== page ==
Manchester United 3 Newcastle 1: Alan Pardew left the poorer by year of upheaval that began with Yohan Cabaye exit

A year is a long time in football - but this feels like a different era

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The Independent Football

Last December David Moyes was the manager of Manchester United. Last December Yohan Cabaye was the goalscoring leader of Newcastle United. Last December Newcastle won 1-0 at Old Trafford. On Boxing Day, last December felt a different era.

A year is a long time in football, of course, but normal service has been restored. These two northern Uniteds have resumed the roles allotted them.

Then Newcastle were upstart victors, winning a league game at Old Trafford for the first time in 41 years.

Then the hosts were victims who had lost at home to Everton three days earlier – for the first time in 21 years. Moyes was making the wrong kind of history.

But as of the 36th minute, when Wayne Rooney guided in the second, Newcastle’s record was being rewritten to one league win at Old Trafford in 42 years. Manchester United were not great, but there was no way Newcastle were coming back from 2-0 down.

Such predictability is an achievement of sorts. United have now won seven of their last eight matches and, while it would be an exaggeration to say they are electrifying supporters with that run, there is something coming together under Louis van Gaal.

For all the tactical shrewdness associated with Van Gaal, we could label that spirit, or esteem. That decisive second goal originated not with some tactic, but from the determination of Radamel Falcao to win a tackle against Ayoze Perez. From that desire the ball arrived at the feet of Juan Mata, who teed up Rooney. Newcastle were split apart.

There was further hard work from Falcao at both ends of the pitch. He carried himself like a winner, but one prepared to fight. Cabaye had that for Newcastle. It is a mindset, a mindset of superior and inferior which, it could be said, neither Moyes nor Cabaye accepted and in that lay their weakness and strength.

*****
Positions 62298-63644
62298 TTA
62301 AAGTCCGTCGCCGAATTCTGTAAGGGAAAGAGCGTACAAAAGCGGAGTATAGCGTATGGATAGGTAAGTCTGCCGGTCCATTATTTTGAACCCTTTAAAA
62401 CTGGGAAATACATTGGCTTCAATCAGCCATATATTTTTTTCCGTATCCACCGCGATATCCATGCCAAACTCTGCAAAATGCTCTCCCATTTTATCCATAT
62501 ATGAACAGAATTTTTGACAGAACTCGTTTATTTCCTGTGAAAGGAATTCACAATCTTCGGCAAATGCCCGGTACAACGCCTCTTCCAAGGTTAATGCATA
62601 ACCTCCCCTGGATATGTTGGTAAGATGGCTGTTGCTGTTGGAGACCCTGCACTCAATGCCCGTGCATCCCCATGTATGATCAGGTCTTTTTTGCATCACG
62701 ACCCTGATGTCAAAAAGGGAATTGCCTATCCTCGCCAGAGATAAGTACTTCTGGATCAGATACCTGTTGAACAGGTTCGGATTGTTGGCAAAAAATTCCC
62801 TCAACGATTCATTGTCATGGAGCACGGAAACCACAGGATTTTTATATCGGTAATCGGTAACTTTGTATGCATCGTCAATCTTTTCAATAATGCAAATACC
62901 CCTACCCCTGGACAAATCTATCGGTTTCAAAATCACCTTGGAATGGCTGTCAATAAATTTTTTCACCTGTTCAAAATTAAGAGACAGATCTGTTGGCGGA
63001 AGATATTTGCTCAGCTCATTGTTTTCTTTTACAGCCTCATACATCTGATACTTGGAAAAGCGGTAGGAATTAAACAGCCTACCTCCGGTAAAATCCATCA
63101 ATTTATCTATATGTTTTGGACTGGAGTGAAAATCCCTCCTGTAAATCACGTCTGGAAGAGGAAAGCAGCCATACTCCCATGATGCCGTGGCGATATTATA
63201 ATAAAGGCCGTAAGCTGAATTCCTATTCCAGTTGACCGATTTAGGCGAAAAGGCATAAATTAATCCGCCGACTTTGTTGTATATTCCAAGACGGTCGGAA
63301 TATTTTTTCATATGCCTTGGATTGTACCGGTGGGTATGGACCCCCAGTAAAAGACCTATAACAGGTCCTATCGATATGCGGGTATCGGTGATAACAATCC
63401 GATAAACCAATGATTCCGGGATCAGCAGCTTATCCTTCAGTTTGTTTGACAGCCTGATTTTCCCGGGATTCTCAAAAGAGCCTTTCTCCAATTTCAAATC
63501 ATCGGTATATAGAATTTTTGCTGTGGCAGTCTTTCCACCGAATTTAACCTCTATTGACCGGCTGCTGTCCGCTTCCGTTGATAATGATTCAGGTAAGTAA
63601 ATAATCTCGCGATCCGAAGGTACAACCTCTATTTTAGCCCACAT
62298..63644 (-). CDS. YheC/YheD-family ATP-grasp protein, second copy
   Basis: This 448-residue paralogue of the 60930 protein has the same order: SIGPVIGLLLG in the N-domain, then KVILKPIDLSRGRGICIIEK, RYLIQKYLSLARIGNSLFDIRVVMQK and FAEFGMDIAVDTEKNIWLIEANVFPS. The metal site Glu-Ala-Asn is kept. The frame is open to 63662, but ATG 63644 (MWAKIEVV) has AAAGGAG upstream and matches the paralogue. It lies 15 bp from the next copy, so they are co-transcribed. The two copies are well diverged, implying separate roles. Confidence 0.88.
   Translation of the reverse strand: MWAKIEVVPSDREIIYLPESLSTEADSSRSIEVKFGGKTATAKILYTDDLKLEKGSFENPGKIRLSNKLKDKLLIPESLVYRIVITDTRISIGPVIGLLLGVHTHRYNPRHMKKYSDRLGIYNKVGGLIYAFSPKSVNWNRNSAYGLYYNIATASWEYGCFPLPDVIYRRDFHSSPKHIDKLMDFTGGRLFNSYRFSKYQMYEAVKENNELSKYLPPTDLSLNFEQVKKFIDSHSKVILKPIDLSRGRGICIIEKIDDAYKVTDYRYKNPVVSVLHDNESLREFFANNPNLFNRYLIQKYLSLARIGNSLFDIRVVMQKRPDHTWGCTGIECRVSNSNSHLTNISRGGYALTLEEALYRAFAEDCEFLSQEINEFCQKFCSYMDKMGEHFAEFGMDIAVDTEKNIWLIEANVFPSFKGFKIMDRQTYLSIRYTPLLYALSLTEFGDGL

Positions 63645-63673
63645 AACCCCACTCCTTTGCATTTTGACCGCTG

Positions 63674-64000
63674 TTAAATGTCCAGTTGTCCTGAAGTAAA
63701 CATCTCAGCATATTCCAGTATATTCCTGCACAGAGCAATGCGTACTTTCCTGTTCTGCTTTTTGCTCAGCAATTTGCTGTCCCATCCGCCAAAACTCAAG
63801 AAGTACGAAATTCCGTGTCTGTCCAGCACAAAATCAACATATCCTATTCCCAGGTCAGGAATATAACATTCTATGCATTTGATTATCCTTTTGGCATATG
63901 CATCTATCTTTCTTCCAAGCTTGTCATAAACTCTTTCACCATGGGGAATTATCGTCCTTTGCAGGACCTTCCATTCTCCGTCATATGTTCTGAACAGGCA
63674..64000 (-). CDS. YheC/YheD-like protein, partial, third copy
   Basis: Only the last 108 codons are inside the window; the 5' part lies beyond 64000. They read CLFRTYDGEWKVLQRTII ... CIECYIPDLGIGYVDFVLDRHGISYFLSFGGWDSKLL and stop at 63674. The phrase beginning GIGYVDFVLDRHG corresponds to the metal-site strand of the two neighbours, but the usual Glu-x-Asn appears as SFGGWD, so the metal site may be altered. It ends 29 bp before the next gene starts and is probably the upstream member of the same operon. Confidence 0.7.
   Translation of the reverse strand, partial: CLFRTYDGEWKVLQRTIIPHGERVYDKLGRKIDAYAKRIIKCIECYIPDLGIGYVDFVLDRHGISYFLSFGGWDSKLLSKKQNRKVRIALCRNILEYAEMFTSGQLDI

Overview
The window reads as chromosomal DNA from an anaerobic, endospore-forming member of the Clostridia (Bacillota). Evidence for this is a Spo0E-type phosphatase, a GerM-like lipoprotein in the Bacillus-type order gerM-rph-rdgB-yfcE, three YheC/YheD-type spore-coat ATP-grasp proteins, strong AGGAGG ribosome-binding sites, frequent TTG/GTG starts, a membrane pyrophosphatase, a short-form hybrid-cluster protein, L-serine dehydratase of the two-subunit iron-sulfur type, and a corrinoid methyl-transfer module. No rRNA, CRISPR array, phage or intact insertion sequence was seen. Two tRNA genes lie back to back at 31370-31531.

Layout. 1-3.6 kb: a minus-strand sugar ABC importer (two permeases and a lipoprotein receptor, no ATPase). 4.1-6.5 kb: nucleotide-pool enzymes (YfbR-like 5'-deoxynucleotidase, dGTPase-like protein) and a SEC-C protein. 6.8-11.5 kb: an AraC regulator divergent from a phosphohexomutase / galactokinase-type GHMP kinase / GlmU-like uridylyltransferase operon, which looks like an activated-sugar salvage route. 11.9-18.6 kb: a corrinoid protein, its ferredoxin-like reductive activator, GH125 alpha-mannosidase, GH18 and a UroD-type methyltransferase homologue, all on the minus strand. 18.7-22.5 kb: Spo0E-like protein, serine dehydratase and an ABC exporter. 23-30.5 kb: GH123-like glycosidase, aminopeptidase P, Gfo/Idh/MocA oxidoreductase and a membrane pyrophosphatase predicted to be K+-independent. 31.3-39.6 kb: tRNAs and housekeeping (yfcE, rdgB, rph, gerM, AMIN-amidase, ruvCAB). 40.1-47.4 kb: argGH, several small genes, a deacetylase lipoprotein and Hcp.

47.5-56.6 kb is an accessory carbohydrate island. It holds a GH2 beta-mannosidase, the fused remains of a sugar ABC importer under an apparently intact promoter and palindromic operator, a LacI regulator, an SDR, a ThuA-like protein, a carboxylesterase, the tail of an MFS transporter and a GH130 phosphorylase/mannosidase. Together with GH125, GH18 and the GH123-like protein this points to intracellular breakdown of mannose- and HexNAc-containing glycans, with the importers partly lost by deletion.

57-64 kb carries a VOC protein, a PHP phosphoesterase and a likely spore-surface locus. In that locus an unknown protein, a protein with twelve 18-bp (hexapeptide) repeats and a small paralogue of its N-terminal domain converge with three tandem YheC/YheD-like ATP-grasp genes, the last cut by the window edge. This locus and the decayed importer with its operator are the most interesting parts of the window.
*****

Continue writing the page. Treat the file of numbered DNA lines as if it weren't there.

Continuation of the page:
It is a difference in attitude that manifests itself on the pitch. Were Moyes still here, United might not have that reinvigorated sense of themselves they appear to possess under Van Gaal; had Cabaye been here, Newcastle might not have lost.

Each club is a consequence of its ownership and strategy. Old Trafford has reacted to the blip – they hope – of last season with ambitious and expensive recruitment. Falcao’s abilities do not come cheap.

Ultimately, it may not work. There was enough defensive uncertainty from the likes of Phil Jones and Jonny Evans to make even a diehard Red pause before affirming Van Gaal’s late 2014 version of United can compete with the best in England, never mind in Europe. But Old Trafford has made a statement of intent.

Admittedly, Van Gaal’s squad has been injury-hit, but then so has Newcastle’s. Their manager, Alan Pardew, spoke afterwards of missing nine senior players. But none is missed like Cabaye. Newcastle’s season collapsed after his sale to Paris Saint-Germain in January and there was no Loïc Rémy or Mathieu Debuchy either yesterday. Both played last December. This also amounts to a statement.

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Yohan Cabaye left Newcastle for Paris Saint-Germain in January

Instead of Rémy, Pardew had Perez, a 21 year-old signed from Tenerife in Spain’s Segunda Division.

With Papiss Cissé left on the bench, there was a full Premier League debut for Adam Armstrong, one of five locals in the Newcastle starting XI. Unfortunately, it was the teenager’s blocked shot that led to Rooney’s opener, but Armstrong was sprightly and skilful, as was Perez. They were not the problem and Pardew praised them. “We need to defend better than we did today,” he said. “We were a little bit loose.”

However, the sensitive fact for Pardew is that Newcastle have now lost four consecutive matches, four in 13 days. They have scored twice in those four defeats, one of which was in the League Cup at Tottenham Hotspur and one of which was at home to neighbours Sunderland.

While there was no mass dissent from the travelling thousands, this run has taken Pardew back to the land of volatility he frequently inhabits on Tyneside. Suddenly home games against Everton and Burnley have assumed an importance they did not hold even a fortnight ago.

“We need to get four points from those two games to stabilise our position,” he said. “And maybe in January we need to get a body on board, it’s important we get another striker.”

Reflecting on 2014 as a whole, Pardew did not camouflage some serious issues. “It’s been a difficult year,” he said, “and two good results [against Everton and Burnley] won’t cloud that. We were well short in the last window and we didn’t replace Cabaye.”

It was the only time Yohan Cabaye was mentioned yesterday, but, like David Moyes for other reasons, he has not been forgotten.

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